Dr. Seuss’ The Cat in the Hat Parent Review
Arguably Dr. Seuss wrote for children. The rhythm and rhyme of his simple and sometimes nonsensical stories appeal to young listeners, beginning readers and older kids as well. So it only makes sense that a film (and a mass of merchandise) clearly targeted at children would at least resemble the childhood classic.
Far from it. Both the charm and the magic of his book has been set aside (in the spirit of artistic license I suppose) for this cheeky, irreverent interpretation of Dr. Seuss' The Cat in the Hat.
With enough face padding and white make-up to substantially minimize his human nose but not his personality, Mike Meyers is the outlandish cat with the red and white striped hat that mysteriously shows up on a gloomy, damp day at the house of Conrad (Spencer Breslin) and Sally (Dakota Fanning).
Compelled to spend a dreary afternoon with their soundly sleeping sitter (Amy Hill), the two siblings have strict orders to stay out of the freshly cleaned living room. Their mother, Joan (Kelly Preston), is hosting a big bash that evening for her germ-phobic boss (Sean Hayes) and other coworkers from the Humberfloob Real Estate office.
However, The Cat isn't about to let a few directives, like no jumping on the couch, get in the way of his amusement. Appealing to the rule breaking inclinations of Conrad, he suggests some unorthodox activities that are sure to be fun, fun, fun. Even Sally, despite her better judgment and law-abiding proclivity, ultimately gets drawn in.
But as is all too often the case, a little unsupervised fun soon turns to bedlam. The grave results of their exuberant entertainment smack them in the face when a snoopy next-door neighbor barges in and gets wind of it all. Racing off to tattle to their mom, their neighbor leaves Sally and Conrad with little time to make things right.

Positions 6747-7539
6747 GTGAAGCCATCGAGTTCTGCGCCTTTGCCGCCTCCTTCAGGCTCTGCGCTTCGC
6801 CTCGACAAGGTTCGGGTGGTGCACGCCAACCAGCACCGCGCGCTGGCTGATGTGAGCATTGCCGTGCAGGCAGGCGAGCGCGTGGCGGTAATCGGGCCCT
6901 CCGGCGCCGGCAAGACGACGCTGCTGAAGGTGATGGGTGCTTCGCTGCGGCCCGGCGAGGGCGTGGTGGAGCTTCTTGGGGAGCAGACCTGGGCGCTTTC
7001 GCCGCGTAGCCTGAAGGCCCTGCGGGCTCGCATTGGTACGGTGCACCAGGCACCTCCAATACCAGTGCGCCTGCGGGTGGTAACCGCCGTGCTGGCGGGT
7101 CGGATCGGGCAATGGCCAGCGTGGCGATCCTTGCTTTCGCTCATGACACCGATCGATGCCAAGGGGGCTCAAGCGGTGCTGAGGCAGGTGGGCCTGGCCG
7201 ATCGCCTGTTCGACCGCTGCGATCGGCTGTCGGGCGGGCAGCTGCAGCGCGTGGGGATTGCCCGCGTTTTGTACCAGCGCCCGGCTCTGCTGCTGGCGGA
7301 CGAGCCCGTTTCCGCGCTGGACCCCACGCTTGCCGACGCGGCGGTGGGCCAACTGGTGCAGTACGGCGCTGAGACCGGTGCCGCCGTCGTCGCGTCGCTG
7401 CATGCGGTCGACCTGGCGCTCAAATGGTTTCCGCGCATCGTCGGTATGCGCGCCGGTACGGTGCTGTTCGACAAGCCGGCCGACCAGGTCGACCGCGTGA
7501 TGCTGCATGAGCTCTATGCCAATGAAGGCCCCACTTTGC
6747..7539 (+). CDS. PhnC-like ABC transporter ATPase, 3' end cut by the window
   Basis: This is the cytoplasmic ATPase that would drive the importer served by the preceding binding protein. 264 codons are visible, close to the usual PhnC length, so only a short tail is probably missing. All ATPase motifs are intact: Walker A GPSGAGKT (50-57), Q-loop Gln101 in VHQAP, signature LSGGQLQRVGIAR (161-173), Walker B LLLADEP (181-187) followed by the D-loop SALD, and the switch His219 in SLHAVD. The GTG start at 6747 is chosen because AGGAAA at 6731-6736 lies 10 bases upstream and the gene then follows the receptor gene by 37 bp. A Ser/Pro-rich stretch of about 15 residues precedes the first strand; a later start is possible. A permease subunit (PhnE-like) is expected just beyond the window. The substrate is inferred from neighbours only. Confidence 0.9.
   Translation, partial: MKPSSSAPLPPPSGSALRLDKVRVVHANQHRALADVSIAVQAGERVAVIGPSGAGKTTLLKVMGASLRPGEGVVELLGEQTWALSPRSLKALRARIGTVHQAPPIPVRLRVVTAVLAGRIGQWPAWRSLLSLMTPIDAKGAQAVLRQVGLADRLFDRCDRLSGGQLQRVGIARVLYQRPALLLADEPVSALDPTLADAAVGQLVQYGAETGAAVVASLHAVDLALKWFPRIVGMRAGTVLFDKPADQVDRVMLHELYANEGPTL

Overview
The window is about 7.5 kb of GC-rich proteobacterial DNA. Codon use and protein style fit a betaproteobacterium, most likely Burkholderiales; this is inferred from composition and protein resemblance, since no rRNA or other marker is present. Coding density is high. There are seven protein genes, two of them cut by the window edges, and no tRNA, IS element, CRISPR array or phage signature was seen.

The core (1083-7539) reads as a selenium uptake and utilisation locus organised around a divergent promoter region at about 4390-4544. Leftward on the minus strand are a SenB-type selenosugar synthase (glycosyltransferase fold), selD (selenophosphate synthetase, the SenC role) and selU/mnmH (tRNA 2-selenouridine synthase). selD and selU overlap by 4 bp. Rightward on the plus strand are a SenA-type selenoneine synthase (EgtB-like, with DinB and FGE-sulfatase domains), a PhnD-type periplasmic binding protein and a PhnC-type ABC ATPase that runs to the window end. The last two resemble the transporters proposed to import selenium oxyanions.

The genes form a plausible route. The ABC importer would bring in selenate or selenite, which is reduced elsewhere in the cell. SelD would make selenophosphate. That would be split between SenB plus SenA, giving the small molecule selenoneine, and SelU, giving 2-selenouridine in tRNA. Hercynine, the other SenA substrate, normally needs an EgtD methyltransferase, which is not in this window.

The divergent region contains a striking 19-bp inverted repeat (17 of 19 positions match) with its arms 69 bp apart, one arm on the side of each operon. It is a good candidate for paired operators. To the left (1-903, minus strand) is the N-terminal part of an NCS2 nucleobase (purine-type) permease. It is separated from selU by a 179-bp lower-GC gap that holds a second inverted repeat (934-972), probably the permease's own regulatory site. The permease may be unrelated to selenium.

Anyone who's read the book will know how it all turns out. What they might not anticipate is the extra material added to embellish the script. Scatological jokes, a pin-up girl, double-entendres and the acronym for a vehicle that spells a profanity are a few of the things not found in the original story. Rough and tumble cartoon violence, a piddling pooch and a beer-guzzling boyfriend (Alec Baldwin) are crammed in along with a club scene featuring a minimally clad real-life socialite parading her wares and catching the undivided attention of The Cat.
While much anticipated by schools and libraries as a way to promote reading (like Holes, Tuck Everlasting and the Harry Potter series), this film may have more content concerns than poetic cadence when it comes to family viewers. In the style of Seuss, I have to say:
This cat in the hat
Is not for me.
No, no, not for me
Or my family.
Dr. Seuss’ The Cat in the Hat Parents Guide
Giving children rules is one thing but having them choose to obey them without adult involvement is another. How does your family teach your children to respond to that little voice The Cat admits he can barely hear?
The Cat brings one scene to a grinding halt to plug a pair of tickets for Universal Studios. How do you feel about sponsors and merchandising that are tied in with movies? Do you think that the interests of sponsors may have an effect on the content of a film?